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White, however, was making an application for a position in the ministry. Even though he went through the hiring procedure, White was accepted because his father, an ambassador, utilized his connections to help him. Even though it’s a brief scene from the series, it illustrates the subtle corruption that goes on all the time. The fact that they even depict forms of corruption we assumed to be normal speaks about the series.


Sean represents all the oppressed individuals who are treated unfairly by those in positions of power. Sean’s father got shot while transporting drugs for Tawi, who has no responsibilities because of his riches and influence. Sean’s father and Tawi both worked for the same drug cartel, although one of them lives in luxury while the other is brutally murdered.

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In part as vengeance for the death of his father, Sean intends to ruin Tawi’s image. But his character isn’t simply looking to inflict personal harm on someone. He wants to stir up political turmoil and expose the corruption in the flawed legal system. Sean’s actions and the cause can benefit many others, even if they were motivated by personal reasons. It’s like hitting two birds with one stone. 

Social progress

Not Me commendably promotes marriage equality and supports trans activists. The series doesn’t solely concentrate on LGBT culture, though. The plot touches on a number of important human rights issues, including salary inequality, legal injustice, disability advocacy, and others. Making progressive claims and starting important conversations are Not Me‘s primary concerns. Unlike anything else out there, it was the first to introduce a variety of real-world themes into the BL genre.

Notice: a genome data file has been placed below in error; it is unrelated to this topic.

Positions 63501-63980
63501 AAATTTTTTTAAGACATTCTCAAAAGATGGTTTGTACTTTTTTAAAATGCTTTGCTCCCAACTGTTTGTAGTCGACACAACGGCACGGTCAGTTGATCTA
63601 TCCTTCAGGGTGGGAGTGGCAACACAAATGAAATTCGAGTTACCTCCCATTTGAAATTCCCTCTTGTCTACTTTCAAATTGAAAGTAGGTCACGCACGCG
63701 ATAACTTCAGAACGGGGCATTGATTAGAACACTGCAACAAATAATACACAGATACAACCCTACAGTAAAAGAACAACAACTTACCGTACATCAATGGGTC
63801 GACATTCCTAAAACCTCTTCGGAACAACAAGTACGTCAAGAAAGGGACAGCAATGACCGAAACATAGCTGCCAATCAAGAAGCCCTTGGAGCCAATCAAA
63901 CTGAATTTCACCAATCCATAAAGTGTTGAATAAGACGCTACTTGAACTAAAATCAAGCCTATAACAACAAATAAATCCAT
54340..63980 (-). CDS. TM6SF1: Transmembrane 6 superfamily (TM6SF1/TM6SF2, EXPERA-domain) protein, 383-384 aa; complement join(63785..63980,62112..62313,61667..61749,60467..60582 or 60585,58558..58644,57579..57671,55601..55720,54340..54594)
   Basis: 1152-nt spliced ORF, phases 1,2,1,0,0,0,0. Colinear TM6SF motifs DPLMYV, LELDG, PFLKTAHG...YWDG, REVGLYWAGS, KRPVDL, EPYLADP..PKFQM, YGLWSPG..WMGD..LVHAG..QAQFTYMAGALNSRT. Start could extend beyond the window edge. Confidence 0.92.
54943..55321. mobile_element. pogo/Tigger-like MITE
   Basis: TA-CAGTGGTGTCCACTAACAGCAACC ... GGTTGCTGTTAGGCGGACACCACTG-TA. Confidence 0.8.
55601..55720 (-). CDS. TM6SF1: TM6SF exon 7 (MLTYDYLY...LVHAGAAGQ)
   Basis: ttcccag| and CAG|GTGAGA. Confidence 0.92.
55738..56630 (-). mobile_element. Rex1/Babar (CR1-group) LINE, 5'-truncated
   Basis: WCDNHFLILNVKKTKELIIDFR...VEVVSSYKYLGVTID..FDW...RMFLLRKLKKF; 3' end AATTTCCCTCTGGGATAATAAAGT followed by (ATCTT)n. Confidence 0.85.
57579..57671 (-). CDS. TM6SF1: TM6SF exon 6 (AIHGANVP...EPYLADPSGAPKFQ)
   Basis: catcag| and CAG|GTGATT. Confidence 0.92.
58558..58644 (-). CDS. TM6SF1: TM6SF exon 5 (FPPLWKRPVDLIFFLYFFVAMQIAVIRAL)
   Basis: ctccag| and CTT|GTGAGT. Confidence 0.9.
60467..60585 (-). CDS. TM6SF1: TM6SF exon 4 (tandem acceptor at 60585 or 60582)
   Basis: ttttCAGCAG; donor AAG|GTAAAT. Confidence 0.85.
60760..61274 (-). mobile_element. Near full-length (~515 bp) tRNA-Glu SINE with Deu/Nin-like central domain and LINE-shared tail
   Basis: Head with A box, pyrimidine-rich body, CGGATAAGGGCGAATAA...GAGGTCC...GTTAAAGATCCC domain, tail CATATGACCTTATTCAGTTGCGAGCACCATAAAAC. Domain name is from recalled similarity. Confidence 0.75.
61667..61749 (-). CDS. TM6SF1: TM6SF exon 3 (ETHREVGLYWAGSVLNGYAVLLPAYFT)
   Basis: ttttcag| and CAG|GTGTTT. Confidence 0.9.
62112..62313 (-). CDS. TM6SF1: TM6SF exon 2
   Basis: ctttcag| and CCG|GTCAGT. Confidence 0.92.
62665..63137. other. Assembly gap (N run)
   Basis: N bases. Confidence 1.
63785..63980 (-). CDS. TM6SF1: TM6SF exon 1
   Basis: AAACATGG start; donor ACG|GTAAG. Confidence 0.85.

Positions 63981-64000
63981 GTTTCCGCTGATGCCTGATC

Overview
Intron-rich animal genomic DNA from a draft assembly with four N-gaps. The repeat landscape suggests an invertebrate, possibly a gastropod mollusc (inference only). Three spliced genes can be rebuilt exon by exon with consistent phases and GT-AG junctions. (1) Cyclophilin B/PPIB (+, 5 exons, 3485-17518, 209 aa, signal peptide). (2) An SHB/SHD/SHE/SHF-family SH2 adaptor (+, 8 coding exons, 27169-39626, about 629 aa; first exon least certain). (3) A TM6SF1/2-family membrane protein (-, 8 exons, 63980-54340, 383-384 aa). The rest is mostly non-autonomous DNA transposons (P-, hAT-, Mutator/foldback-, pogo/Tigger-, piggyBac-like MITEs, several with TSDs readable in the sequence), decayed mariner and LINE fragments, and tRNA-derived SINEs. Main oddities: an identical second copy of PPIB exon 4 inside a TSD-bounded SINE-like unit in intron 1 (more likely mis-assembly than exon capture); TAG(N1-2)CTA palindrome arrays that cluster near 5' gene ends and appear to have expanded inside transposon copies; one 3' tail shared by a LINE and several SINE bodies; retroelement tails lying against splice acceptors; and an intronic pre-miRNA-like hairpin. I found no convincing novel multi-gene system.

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On the other side, one of the episodes shows a political protest against injustice and prejudice evolving into a beautiful celebration of equality and love. With a huge crowd of activists cheering them on, the two leads, White and Sean, march side by side beneath the pride flag.  Given how many people leave their homes, march, and yell in the streets to support various causes, this episode gave me chills.

In essence

Not Me features several identities, circumstances, and challenges of various people in our society. As the show’s portrayal of advocacy reveals, which a difficult process with many obstacles and no assurances. A lot of people have a bad impression of those who stand up for the oppressed and underprivileged. Advocates throughout the world will feel more empowered after watching Not Me.

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Meanwhile, the story needs to be improved in a few areas. I’m hoping we get to witness Tawi’s downfall for our satisfaction. It may indicate how successful Sean and his friends’ efforts and the struggle for justice have been. It might convey to the audience that what they are doing is genuine and not just for show. I can see why they made it more realistic and also let the viewer decide on the conclusion. Not Me is unquestionably food for thought since it makes you reflect on the story, the themes it explores, and the reality of your surroundings.

Every political issue in Not Me highlights the camaraderie among activists while also celebrating humanity. They succeed in creating an impactful drama that everyone should see. I want to see more BL dramas like Not Me because they don’t simply seek to offer the audience a fluttering feeling; they also reflect reality. With so many issues affecting our society, we want to see more media content that highlights issues and advocates.